Bush to focus on world economy, food supply at G8
US President George W Bush left Washington for the G8 meeting in Japan, where he aims to highlight Africa's battles against hunger and deadly diseases and assuage Japanese on his North Korea policy.
Bush took off from Dulles International Airport outside Washington at about 12:30 pm (2000 IST) for the summit on the northern island of Hokkaido.
Leaders of the eight major industrial powers meet starting Monday at the Hokkaido resort of Toyako, where they are reportedly set to agree on a new system of "food reserves"to assist hungry nations.
According to Japan's Asahi Shimbun each of the G8 members -- Britain, Canada, France, Germany, Italy, Japan, Russia and the United States -- will contribute grain to the global reserves.
On Wednesday Bush said he will use the summit to press for progress on global efforts to fight climate change, promote free trade, and push G8 leaders to make good on pledges to help Africa fight HIV/AIDS and other illnesses.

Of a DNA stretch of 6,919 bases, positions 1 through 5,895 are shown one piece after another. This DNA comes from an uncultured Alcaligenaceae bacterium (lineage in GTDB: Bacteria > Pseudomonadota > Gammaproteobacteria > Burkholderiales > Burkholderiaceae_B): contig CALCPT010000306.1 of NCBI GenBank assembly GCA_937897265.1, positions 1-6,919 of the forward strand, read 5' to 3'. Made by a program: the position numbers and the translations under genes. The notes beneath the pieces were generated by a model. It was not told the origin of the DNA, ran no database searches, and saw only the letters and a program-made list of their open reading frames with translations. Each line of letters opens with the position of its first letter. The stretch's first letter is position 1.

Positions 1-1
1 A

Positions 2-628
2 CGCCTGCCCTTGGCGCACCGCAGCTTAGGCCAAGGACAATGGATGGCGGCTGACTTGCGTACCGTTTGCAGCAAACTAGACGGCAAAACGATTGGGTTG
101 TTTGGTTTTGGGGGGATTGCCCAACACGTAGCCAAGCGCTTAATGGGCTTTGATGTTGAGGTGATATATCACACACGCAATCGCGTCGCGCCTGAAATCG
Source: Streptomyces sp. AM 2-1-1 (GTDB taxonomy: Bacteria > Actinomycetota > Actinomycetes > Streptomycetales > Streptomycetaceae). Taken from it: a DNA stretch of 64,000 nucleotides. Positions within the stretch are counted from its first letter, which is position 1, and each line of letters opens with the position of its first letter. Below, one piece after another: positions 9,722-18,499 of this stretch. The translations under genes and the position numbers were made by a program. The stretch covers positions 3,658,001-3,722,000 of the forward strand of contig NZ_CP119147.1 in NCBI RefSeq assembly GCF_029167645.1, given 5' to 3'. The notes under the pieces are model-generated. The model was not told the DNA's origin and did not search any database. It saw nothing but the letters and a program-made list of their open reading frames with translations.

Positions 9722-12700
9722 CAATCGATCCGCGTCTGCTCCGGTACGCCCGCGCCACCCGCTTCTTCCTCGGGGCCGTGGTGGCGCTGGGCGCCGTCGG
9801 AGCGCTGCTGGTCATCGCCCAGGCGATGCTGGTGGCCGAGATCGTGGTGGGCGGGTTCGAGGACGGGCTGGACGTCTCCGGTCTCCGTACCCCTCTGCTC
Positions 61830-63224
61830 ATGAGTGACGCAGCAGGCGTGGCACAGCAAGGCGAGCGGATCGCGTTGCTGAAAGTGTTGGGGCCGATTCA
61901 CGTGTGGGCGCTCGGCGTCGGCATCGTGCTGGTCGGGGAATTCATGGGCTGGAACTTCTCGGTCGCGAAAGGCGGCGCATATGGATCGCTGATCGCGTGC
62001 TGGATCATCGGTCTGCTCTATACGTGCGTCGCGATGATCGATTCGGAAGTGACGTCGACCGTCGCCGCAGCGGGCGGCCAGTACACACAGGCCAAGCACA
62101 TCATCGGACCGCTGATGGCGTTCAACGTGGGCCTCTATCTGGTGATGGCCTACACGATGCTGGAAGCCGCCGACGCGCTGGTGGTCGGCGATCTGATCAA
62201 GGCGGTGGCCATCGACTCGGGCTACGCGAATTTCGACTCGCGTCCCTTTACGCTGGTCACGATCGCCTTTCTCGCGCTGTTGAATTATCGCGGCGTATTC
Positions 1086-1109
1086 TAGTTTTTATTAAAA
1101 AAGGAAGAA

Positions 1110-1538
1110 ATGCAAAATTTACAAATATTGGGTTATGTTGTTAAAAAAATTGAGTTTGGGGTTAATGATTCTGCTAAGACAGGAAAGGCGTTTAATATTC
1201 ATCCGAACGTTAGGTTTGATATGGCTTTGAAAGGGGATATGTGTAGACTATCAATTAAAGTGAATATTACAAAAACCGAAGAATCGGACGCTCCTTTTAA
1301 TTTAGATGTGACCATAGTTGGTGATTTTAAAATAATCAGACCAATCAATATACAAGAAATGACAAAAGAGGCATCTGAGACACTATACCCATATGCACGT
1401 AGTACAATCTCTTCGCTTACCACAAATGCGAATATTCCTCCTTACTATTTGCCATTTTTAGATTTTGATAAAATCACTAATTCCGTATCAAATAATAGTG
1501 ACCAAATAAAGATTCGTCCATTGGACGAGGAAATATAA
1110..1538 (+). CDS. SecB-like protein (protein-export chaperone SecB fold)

"We need people who not only make promises, but write checks," said the president, who will celebrate his 62nd birthday on July 6 in Japan.
Bush was also expected to hold bilateral talks with Japanese Prime Minister Yasuo Fukuda as well as leaders of Brazil, China, Germany, India, Indonesia, Russia, South Africa, South Korea, and seven African "observer" countries.
In addition to trying to revive global free trade talks, Bush hoped to win more support for a hard line on Zimbabwe's Robert Mugabe and Burma's military rulers, while soothing Japanese anger at US policies towards North Korea.